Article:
I was denied credit because of an "insufficient credit file" or "no credit file." What should I do?
Millions of adults in the United States have no credit history or credit files that don’t have enough information to have a credit score. Without a credit score, many lenders are unwilling to offer credit, or they will charge higher interest rates and give you less favorable terms.
For the most common credit scoring models, you may have difficulty getting a credit score if you:
- Do not have at least one credit account open for six months or more
- Do not have at least one update in the past six months to at least one credit account for which you have not filed a dispute
This requirement can be met by having one account that has been updated in the last six months, opened for at least six months, and for which there has not been a dispute in the last six months.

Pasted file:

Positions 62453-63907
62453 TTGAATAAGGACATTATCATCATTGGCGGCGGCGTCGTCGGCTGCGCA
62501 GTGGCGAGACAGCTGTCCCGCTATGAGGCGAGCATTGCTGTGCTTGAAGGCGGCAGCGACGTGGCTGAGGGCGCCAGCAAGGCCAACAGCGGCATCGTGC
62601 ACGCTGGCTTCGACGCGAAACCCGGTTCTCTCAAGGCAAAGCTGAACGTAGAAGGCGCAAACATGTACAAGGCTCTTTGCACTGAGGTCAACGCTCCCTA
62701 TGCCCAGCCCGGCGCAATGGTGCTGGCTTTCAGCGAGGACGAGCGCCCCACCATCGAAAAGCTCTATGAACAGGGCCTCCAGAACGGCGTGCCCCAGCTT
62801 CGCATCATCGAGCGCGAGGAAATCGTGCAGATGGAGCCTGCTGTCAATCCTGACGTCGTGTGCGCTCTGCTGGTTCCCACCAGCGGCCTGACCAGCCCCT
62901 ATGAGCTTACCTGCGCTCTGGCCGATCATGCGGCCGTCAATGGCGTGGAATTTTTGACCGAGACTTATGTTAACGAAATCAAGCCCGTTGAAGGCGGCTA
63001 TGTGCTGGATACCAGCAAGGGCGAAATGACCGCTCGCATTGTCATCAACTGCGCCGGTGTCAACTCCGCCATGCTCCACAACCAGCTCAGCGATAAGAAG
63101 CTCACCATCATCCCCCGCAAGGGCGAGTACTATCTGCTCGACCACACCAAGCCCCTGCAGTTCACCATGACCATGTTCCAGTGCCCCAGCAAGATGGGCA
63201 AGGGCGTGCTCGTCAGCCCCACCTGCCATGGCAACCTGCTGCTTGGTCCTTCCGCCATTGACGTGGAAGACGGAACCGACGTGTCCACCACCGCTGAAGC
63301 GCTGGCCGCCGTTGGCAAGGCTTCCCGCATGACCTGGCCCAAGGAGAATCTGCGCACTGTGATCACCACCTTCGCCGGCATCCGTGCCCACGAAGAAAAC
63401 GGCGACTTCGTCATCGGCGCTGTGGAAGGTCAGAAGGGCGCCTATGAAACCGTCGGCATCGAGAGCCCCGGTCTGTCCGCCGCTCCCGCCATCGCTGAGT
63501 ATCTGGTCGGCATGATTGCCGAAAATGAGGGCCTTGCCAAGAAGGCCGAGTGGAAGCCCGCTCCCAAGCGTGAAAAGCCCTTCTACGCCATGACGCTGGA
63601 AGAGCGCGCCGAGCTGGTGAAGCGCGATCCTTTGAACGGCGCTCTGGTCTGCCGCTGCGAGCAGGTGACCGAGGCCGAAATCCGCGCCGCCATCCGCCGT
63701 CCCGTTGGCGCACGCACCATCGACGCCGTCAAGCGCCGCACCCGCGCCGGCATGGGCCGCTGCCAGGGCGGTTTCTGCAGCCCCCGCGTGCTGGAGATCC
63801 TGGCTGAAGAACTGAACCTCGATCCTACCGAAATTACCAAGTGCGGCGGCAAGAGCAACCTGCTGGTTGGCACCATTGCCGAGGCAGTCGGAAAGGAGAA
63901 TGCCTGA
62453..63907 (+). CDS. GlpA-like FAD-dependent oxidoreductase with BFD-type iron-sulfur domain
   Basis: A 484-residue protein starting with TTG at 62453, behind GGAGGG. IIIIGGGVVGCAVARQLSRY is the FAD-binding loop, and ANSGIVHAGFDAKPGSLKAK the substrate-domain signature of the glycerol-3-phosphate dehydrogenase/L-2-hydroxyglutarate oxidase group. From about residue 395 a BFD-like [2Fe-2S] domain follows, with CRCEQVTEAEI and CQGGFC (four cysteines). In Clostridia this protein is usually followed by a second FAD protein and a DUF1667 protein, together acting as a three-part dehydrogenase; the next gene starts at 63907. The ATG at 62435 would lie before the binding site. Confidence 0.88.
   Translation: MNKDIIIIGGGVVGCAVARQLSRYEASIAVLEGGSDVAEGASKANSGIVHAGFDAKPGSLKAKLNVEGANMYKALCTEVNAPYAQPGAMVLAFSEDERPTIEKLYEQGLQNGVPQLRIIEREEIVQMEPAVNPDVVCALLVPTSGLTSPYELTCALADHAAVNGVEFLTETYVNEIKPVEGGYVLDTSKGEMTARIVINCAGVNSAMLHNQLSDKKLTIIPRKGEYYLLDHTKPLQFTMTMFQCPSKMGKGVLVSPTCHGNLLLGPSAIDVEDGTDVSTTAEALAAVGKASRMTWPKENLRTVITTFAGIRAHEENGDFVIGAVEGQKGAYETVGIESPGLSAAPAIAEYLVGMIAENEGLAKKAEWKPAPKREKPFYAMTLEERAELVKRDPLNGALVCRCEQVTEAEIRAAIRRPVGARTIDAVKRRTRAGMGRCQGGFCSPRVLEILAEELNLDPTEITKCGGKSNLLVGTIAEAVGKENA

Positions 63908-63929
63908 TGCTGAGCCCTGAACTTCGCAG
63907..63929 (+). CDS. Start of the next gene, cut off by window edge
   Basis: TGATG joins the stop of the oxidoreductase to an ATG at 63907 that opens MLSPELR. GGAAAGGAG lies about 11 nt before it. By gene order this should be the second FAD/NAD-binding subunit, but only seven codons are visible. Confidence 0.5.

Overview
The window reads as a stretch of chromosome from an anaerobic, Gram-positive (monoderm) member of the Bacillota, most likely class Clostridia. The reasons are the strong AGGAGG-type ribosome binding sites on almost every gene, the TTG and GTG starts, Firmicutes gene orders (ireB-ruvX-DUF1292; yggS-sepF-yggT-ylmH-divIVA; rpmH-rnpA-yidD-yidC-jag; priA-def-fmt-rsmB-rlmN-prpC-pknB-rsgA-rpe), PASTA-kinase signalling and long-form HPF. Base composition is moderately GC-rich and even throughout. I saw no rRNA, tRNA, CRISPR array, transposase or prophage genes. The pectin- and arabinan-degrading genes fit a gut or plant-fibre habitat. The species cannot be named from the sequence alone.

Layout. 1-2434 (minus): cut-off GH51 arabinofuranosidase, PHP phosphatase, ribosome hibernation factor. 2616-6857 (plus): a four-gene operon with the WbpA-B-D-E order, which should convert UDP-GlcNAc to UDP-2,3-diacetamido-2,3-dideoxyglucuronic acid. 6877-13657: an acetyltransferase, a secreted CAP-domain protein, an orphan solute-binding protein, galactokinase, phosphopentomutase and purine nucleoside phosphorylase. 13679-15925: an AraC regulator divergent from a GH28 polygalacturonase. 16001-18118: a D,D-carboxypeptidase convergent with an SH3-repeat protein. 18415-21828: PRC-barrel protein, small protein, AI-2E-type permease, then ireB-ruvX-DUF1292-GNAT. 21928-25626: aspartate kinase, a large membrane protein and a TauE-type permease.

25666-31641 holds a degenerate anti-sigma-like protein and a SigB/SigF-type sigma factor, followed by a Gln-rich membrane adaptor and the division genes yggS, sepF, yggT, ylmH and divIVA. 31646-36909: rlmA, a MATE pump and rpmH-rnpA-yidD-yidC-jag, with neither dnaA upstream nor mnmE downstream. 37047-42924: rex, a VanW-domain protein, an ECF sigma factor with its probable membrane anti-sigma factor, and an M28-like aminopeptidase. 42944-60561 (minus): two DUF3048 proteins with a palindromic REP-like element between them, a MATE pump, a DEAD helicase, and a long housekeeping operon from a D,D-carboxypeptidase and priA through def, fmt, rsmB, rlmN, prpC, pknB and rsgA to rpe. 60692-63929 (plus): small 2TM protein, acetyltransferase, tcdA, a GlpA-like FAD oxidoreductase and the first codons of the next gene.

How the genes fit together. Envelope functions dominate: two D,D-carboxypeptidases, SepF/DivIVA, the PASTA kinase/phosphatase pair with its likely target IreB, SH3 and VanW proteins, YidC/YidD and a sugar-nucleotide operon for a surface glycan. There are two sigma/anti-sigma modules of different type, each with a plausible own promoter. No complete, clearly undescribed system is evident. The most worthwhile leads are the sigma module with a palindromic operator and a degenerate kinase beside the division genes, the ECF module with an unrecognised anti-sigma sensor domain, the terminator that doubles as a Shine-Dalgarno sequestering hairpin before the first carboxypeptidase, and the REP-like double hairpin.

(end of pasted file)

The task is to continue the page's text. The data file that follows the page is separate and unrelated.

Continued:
Even if you can get a credit score, some lenders will consider your credit history insufficient for loan approval if you have three or fewer credit accounts (this is known in the industry as a thin file).
Here are some actions you can take to overcome these hurdles:
- If you have a credit card open, use it carefully and pay the bill in full each month
- If you have other lines of credit, make your payments on time